In the disturbing 1995 horror/drama movie, Safe, an upper middle class suburban housewife played by Julianne Moore is diagnosed with “environmental illness.” The premise is that air pollution, pesticides on our food, and toxins in our water, together, are overwhelming her defenses — she’s effectively become allergic to modern living.
Now, in Jamie Lincoln Kitman’s eye-opening Special Investigation report (“Worse Than Lead?”) in The Nation on the ongoing horrors foisted upon humans by the chemical industry, he suggests that toxic “chemicals have been placed in many of the objects of daily life—in our homes, automobiles, and workplaces, even in our beds.”
And, it’s been going on for decades. So, no wonder that actress Moore’s fictional housewife becomes sensitive to the all-pervasive toxins in today’s world, forcing her to retreat into a secluded refuge for people who’ve become “environmentally ill.”
In his in-depth report, Kitman suggests that fire retardants chemicals in our everyday consumables have replaced “lead” as the toxic product du jour, and they’re now associated with an increasing spectrum of “learning difficulties, IQ deficits, and behavioral disorders.”
Except, Kitman reports, these retardants “don’t retard flame very much” even though chemical company campaigns have dishonestly called them “essential fire-safety tools” and are increasingly used in our bedding.
But consider sleep, and the fact we spend a third of our lives in our beds. Paul Hirschberger has been in the eco products business for over 25 years, and with his LA-based, Good Night Naturals, which only offers chemical-free and 100% natural and organic ingredient mattresses, he’s intimately concerned with the proliferation of toxins used in conventional bedding, calling them “poison mattresses.”
He warns that the majority of commercial bedding makers’ rely on synthetic materials, and that a king size conventional mattress can contain up to 13 pounds of harmful chemical fire retardants. Truth is, your family and children’s health is at risk. I know, right?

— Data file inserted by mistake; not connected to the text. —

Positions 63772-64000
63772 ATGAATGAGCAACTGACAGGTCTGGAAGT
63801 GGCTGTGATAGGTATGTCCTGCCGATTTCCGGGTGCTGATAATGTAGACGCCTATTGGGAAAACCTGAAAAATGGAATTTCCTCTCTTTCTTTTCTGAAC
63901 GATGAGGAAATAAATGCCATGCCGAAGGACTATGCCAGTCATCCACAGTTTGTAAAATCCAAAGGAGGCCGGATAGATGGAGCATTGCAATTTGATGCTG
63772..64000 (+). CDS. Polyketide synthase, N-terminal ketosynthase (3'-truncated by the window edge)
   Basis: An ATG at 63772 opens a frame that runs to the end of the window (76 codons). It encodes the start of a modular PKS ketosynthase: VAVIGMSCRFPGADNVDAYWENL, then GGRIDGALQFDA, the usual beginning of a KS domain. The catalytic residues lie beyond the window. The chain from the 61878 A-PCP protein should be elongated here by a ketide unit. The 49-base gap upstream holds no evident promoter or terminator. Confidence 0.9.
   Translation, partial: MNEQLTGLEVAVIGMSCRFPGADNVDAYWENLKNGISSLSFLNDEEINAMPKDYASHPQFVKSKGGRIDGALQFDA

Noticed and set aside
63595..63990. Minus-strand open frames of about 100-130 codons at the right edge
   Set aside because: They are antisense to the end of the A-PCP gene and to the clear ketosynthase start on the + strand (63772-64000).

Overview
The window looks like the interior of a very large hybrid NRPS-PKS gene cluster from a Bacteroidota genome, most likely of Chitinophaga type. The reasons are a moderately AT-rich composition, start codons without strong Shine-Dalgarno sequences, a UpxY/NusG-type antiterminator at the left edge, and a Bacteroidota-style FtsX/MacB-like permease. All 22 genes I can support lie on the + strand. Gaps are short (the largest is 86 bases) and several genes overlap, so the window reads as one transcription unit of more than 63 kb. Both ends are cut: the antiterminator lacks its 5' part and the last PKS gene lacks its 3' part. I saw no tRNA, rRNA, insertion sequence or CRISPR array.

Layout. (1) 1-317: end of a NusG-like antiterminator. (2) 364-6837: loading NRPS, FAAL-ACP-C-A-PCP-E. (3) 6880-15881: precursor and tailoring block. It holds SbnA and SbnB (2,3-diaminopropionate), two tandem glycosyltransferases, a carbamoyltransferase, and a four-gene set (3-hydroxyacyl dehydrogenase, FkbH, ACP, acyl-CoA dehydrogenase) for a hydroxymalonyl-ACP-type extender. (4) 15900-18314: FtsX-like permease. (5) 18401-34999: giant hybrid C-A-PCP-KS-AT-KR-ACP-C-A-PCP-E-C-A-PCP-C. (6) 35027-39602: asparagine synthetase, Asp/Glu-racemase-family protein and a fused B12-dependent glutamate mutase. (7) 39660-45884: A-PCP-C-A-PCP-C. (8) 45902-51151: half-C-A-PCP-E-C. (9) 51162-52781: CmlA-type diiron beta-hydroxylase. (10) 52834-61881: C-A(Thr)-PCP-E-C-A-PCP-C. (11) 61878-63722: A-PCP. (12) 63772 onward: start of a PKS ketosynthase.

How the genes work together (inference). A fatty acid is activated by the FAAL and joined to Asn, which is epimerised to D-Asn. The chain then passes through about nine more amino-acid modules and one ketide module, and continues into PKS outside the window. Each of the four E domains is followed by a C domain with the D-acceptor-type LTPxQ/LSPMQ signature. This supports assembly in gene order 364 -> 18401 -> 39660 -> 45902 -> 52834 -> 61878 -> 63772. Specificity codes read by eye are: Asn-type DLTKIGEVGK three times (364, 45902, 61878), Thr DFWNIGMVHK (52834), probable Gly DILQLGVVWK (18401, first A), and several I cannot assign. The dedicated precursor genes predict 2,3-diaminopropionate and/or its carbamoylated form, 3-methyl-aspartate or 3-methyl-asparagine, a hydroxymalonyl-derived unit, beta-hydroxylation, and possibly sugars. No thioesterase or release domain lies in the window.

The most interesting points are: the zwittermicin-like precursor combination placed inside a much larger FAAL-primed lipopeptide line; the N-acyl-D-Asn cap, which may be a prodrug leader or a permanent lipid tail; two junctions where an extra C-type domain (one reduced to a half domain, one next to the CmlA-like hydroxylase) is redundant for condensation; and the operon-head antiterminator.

Hirschberger, who actually grew up in Pompton Lakes in New Jersey where Dupont was responsible for contaminated groundwater underneath residents’ homes, supports the movie Safe’s premise, asserting, “We’re constantly being bombarded with unhealthy forces, even in our homes and beds. And, as our immune system weakens, then everything can affect us, and we become like a canary in a coal mine — how much can we take?”
With regard to offering a healthy alternative to bedding with toxic fire retardants, Hirschberger suggests a simple analogy: “It’s just like us looking for healthy and organic food products that are less tainted with chemicals — people do it because it’s like insurance. Likewise, we feel what we’re doing with our bedding products is similar. Why, when you know it’s filled with synthetics, fibers, and chemical fire retardants, why would you not buy a mattress which didn’t have those nasty things in it?”
As for fighting the ongoing David versus Goliath battles that we individuals face against corporate profiteers, Kitman, who’s also New York bureau chief of Automobile Magazine, says, “Consider making a contribution to one of the NGOs who are fighting these battles. The federal government has completely sloughed off its responsibility to protect us from harmful chemicals. We consumers need to ask for products without added chemical flame retardants. Manufacturers care more about what consumers want than what the chemical companies or regulators want. So they need to hear it from shoppers, loud and clear. Ask online and in brick and mortar retailers whether the product has flame retardants. Ask for their websites to be more transparent and have clear labels on the products.”
Kitman also adds that there’s a network of public health experts and NGOs that are on the frontline of the battle with the wealthy chemical companies, and that they’re getting state laws passed, filing lawsuits, testing products for toxic chemicals, and pressuring companies to make their products safer.
People like Kitman and Hirschberger are convinced these are not quixotic battles but challenges we must face or end up like Julianne Moore’s sad character in Safe.